S0, do we move forward in the part of the house we’re currently renovating and ignore the rest of the house because we KNOW it will eventually be updated?
For example, you’re renovating the kitchen/great room. The rest of the house has dated old honey oak, or espresso flooring and you’d like to install more timeless pale oak or medium brown LVP or hardwood.
If you KNOW your future plan is to eventually install new flooring all throughout the main floor, buy enough to do everything, plus a little extra, and store it until you can renovate the remaining areas. This way, you are moving forward in the newer renovation and simply ignoring the dated part of the house until you get to it.
However, if you have no plans to ever replace the flooring in the rest of your house, then you’ll need to literally go to every store in town to source something close to your existing flooring so you can keep going with the same look. A mission that is frankly next to impossible, especially if you have existing narrow plank, warm toned hardwood.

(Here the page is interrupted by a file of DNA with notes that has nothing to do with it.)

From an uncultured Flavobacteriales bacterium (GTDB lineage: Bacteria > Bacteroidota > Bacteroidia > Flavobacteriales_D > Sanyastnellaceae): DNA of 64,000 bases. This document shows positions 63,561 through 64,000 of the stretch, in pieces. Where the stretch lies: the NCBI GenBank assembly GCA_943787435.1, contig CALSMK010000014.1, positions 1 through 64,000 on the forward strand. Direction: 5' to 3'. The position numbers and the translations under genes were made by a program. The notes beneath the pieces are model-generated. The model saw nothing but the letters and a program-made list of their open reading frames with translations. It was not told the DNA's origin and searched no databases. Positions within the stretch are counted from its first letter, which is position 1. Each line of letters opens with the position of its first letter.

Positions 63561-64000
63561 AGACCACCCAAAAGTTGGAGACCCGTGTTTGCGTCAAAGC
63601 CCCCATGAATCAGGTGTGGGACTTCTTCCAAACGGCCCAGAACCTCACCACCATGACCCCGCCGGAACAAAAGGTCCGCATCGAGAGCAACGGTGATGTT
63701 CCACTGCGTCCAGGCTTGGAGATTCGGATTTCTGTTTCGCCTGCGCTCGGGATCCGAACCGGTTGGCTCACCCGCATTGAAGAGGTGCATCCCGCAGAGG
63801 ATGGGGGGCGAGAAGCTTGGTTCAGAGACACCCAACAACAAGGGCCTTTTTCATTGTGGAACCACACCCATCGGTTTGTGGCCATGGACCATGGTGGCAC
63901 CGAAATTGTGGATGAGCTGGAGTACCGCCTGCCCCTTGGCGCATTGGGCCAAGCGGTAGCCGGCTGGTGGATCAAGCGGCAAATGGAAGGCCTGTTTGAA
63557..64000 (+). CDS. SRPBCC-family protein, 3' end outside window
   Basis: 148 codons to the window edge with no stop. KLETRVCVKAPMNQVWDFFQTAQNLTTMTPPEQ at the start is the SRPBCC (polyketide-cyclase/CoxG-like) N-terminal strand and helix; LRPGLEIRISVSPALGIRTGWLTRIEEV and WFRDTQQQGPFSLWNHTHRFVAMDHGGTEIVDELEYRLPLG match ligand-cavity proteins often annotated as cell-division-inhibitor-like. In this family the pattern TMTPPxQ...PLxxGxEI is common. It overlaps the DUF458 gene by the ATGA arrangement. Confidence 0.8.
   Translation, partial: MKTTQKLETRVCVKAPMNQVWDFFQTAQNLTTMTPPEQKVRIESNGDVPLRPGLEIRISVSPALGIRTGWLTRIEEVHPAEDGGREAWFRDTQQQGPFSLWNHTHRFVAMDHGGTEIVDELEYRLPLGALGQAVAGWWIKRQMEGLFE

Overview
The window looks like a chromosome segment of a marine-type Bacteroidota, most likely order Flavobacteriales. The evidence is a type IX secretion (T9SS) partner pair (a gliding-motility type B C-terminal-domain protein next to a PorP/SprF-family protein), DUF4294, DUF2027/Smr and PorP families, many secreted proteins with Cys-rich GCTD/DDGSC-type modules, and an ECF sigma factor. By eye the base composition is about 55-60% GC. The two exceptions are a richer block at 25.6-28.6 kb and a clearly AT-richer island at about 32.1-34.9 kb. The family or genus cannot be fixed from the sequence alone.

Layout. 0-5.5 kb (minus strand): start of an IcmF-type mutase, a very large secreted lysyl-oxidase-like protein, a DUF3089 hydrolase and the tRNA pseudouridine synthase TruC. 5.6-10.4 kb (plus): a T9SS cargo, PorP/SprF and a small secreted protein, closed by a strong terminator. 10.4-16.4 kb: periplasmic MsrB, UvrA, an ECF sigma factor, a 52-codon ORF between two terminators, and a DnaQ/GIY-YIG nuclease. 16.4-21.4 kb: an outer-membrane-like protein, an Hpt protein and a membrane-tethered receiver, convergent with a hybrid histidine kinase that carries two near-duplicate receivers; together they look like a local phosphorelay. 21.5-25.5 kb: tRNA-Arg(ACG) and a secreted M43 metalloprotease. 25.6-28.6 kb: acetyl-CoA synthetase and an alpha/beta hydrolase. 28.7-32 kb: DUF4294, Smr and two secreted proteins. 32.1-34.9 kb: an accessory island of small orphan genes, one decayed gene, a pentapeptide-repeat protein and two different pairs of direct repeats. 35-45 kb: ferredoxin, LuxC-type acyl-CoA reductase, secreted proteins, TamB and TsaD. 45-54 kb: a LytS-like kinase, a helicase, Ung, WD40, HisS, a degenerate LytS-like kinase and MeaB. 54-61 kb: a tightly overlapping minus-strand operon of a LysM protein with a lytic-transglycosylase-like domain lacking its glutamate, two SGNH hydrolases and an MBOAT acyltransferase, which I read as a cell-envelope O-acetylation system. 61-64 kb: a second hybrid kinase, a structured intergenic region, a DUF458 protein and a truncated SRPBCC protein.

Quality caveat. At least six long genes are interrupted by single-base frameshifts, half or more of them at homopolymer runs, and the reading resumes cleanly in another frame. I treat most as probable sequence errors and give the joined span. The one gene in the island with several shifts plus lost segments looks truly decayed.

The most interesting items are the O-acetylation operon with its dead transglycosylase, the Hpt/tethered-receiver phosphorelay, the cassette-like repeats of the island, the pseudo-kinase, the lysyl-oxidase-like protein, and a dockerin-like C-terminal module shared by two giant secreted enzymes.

If you need to add new flooring to an area of your house that will transition directly with your existing hardwood, in most cases, you’ll simply have to switch to tile or non wood look luxury vinyl tile, cork, or anything that is not trying to look like wood.
In the above image, we have not 3, but 4 different flooring materials if a pretty small area. Painted stairs, a sisal runner, classic black and white basket weave flooring AND an older oak hardwood. THIS is the exception. Why? Because each of these elements is perfectly timeless. And considered. The black painted stairs pick up the black dot of the tile, while the warm sisal repeats the warm tones of the hardwood.